Frankisstein (a love story)
Absolutely genial and profound.
I wasn’t sure what to expect because I don’t really know Winterson’s style (I had only read her first biography ‘Oranges are not the only fruit’ which I loved, but not any other of her books) AND I’d never read the original Mary Shelley’s classic.
I needn’t have worried, although I do think it helps knowing a little about Frankestein’s story and about Mary and her husband, the poet Percy Shelley. (In all honesty all I knew was gained from watching the movie about her life – entitled, funnily enough ‘Mary Shelley’… jokes aside, it’s a good movie)
The book, beautifully written is hard to describe although in short is a re-telling of the famous tale in modern times; the plot shifts from when Mary and Percy are staying with Byron and other guests in a villa on Lake Geneva where Byron challenges them all to write a scary story… – the rest is history, for Mary – … these scenes are wonderful and atmospheric and gothic… to a dystopian not too distant future where a transgender Dr Ry (short for … yes, Mary) Shelley falls in love with an AI genius called Victor Stein, obsessed with living forever. There is a lot more to the plot, but I don’t want to spoil it too much because it’s an incredibly clever book that weaves together a lot of the issues we are facing: gender, identity, artificial intelligence, immortality, robots. It is also about the agency we have in choosing who we are in the world.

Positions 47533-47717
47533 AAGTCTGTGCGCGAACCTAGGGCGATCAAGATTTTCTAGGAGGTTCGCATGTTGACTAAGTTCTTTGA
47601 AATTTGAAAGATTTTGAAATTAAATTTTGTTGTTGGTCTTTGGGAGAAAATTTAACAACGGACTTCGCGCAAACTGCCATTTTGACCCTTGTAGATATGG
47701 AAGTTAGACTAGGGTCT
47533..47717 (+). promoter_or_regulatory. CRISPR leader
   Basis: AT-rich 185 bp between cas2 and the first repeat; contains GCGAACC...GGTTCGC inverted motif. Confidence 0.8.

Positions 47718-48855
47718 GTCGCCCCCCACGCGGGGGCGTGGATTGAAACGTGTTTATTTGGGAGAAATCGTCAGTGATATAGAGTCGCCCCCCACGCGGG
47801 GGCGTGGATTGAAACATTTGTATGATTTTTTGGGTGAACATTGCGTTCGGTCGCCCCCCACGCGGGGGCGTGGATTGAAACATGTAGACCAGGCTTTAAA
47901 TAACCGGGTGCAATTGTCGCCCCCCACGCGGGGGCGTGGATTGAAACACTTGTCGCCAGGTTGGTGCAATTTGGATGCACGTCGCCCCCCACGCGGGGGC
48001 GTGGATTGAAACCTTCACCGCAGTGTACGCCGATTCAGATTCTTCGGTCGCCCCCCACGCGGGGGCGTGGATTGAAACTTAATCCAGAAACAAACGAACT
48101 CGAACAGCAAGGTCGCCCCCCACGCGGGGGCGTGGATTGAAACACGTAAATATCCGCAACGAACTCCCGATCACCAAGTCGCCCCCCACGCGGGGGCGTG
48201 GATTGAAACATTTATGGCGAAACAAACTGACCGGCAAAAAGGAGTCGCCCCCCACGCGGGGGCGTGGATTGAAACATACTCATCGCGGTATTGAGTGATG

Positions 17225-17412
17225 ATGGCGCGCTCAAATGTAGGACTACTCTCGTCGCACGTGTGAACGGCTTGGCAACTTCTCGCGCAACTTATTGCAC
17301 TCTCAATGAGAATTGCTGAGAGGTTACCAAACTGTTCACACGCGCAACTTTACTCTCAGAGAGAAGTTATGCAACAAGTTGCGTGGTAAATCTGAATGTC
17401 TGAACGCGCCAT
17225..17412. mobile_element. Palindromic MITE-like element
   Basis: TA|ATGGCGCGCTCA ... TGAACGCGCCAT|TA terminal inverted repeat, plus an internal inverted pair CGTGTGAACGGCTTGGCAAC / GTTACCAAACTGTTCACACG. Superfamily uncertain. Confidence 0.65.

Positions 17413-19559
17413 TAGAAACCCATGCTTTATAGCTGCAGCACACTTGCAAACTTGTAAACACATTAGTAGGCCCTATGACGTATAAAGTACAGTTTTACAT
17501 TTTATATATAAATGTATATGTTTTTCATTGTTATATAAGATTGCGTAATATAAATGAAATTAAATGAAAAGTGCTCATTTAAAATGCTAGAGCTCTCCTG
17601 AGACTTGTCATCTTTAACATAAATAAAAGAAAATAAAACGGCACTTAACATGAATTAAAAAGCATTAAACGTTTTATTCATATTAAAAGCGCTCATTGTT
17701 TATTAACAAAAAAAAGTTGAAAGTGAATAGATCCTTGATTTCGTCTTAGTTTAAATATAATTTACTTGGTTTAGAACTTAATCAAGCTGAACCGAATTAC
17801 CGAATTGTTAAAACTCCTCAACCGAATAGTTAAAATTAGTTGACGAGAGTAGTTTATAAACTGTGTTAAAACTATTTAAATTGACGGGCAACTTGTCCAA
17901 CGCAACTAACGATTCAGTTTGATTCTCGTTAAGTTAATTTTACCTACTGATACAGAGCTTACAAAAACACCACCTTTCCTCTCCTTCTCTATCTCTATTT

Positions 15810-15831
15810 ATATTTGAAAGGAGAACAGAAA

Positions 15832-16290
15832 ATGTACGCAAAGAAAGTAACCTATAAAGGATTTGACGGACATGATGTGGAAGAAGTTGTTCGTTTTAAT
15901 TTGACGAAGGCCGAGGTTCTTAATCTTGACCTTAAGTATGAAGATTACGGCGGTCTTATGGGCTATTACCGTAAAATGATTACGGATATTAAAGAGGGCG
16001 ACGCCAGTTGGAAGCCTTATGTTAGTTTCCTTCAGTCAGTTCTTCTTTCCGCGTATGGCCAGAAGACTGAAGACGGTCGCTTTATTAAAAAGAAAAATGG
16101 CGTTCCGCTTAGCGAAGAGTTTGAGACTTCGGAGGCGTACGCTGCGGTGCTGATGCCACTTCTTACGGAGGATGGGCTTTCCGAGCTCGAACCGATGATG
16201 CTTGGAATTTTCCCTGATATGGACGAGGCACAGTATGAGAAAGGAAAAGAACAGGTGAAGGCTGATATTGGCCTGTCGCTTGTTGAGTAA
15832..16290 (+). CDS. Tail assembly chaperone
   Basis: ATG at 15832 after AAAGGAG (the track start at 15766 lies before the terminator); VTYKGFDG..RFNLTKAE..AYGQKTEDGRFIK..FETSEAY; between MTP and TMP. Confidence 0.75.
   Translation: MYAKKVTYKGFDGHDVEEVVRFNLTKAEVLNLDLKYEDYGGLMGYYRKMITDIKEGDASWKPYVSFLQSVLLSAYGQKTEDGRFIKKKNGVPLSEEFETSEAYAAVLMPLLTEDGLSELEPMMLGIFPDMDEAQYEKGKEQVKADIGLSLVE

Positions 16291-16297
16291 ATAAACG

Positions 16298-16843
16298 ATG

It’s a book that makes you question what does it mean to be human. What makes us who we are? is it our mind? our biology? what would planting our mind in a computer mean for humankind in general? Would that be a monster? Can computers be living things? Or would they be just monsters?
It’s about love for life in all its forms.
It’s funny and ironic too. So very very clever. The names of the characters, the personalities they’re given… there’s a lot of ‘play’ on the original obviously so I guess if you know Shelley’s book you’ll love this even more. I’ve had to do a bit of googling here and there to make sure I didn’t miss too many connections.
As a retelling of a classic… it’s brilliant.